The technology used to create these organisations is based on blockchain. Blockchain technology is freely available. Blockchain is primarily a ledger technology not a governance technology.
This is where the problem lies. It means that there is no standard way to govern these blockchain-based, decentralised ecosystems once they have been created.
It is a bit of a “wild west” where everyone cuts code to provide a make-shift governance solution. And with billions of dollars riding on this, you can imagine the potential for a massive, public failure.
You may have heard about the recent argument in the Bitcoin community (called “SegWit2x fork”) – the argument was over the size of the blockchain and had major implications for the future management of the cryptocurrency. The impact was such that when it was resolved (over six months later) the currency surged to over $8000 on Bitfinex, an all-time high.
Bitcoin sits in that uncomfortable position of having no governance process – not even the authority of those who own Bitcoin have any power of governance. That means owners of Bitcoin are subject to forces they have no power to control, unless they take the time of running their own Bitcoin node, a process which requires a non-trivial amount investment of time, effort, and resources.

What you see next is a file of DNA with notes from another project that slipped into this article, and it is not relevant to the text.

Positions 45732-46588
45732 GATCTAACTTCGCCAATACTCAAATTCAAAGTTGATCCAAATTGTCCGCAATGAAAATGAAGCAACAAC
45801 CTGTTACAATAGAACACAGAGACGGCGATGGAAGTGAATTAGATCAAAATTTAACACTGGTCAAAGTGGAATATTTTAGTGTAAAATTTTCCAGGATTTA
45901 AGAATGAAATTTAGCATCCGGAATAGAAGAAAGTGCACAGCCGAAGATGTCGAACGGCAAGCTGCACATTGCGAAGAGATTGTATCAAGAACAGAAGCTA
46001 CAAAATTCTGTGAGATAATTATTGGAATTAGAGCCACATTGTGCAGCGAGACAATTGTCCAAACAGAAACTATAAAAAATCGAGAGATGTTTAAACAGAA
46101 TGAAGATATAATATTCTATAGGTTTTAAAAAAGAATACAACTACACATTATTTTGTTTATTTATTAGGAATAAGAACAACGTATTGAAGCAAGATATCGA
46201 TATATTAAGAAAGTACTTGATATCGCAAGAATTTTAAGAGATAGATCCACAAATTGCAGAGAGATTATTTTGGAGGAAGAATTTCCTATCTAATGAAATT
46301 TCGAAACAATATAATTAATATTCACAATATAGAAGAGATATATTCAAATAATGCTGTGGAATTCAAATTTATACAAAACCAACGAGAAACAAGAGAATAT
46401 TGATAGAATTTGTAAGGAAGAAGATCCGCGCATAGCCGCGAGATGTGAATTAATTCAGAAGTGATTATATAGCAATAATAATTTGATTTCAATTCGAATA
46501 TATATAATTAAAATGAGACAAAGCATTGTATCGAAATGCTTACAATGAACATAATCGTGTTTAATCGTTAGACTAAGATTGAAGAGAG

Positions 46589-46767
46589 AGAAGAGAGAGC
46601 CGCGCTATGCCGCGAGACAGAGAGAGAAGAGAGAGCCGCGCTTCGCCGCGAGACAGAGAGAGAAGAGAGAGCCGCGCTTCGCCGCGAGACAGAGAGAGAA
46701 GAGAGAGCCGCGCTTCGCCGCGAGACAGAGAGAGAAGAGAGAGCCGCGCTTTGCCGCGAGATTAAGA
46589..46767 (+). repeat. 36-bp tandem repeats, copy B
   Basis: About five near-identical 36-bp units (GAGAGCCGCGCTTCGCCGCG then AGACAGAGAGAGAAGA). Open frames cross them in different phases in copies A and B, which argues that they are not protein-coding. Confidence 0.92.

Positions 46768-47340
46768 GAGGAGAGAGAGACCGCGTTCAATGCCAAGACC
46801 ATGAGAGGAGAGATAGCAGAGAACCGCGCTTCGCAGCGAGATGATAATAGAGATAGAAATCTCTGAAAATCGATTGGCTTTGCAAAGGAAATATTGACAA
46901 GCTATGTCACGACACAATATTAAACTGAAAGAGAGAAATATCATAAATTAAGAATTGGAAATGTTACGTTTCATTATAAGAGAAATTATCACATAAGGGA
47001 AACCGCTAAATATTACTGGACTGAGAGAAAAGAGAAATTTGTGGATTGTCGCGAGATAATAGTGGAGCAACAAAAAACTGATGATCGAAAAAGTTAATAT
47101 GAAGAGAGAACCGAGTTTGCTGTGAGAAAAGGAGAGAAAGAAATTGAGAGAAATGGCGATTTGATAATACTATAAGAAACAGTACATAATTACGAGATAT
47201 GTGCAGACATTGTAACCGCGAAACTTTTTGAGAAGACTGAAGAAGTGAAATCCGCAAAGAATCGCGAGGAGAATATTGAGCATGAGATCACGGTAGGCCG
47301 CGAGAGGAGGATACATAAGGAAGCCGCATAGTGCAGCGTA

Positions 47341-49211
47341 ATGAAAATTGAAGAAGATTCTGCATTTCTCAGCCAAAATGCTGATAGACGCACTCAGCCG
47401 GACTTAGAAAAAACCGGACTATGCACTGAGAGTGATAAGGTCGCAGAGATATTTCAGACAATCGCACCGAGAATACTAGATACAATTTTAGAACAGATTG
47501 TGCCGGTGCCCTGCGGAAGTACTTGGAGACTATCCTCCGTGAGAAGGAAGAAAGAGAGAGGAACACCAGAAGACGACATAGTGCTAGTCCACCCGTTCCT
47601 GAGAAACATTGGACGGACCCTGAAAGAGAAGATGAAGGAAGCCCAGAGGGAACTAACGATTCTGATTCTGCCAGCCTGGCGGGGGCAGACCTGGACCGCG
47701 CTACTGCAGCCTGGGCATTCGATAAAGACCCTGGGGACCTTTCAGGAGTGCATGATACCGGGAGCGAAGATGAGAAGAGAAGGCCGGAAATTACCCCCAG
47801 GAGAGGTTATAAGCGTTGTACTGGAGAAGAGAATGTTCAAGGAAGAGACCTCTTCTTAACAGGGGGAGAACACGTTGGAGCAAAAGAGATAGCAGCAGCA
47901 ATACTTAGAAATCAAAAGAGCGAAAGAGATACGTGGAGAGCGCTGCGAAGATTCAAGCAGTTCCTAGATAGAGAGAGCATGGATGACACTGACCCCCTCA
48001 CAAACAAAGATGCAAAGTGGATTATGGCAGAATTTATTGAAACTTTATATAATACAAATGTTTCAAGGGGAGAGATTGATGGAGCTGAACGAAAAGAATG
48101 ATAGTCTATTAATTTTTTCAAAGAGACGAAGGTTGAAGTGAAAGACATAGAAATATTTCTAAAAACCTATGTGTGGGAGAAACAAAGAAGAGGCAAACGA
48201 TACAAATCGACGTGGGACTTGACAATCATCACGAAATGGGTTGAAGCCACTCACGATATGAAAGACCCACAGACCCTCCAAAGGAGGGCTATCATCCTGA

Our software empowers users and owners of these ecosystems to take part in the governance of those systems. This allows all stakeholders to become involved in the ecosystem’s future quickly and cheaply, by deciding on necessary updates and changes.
For the first time, there will be an easy, simple way for anyone creating a new cryptocurrency (such as Bitcoin) or ICO to integrate a robust way of managing their creation in the future.
If Bitcoin had our governance system in place from the start, there would have been a powerful tool in place to help solve problems rather than a public fight which impacts perceptions of the cryptocurrency, ICOs and blockchain in general.
Delaying the need for investment
We put our first pitch together ourselves and had a nagging feeling that we were missing something, but we didn’t know what. In our first session with Brian Dorricott, we went through his pitch structure and realised we had a lot of work to do in order create a proposition with an impact. We also realised just how much work is involved in a successful capital raise and I began to feel that it would take most of my time which could be better spent.
But Dorricott’s questions highlighted a much deeper issue.
Were we speaking to the right people? Could they be our customers? Had we made too many assumptions right from the start?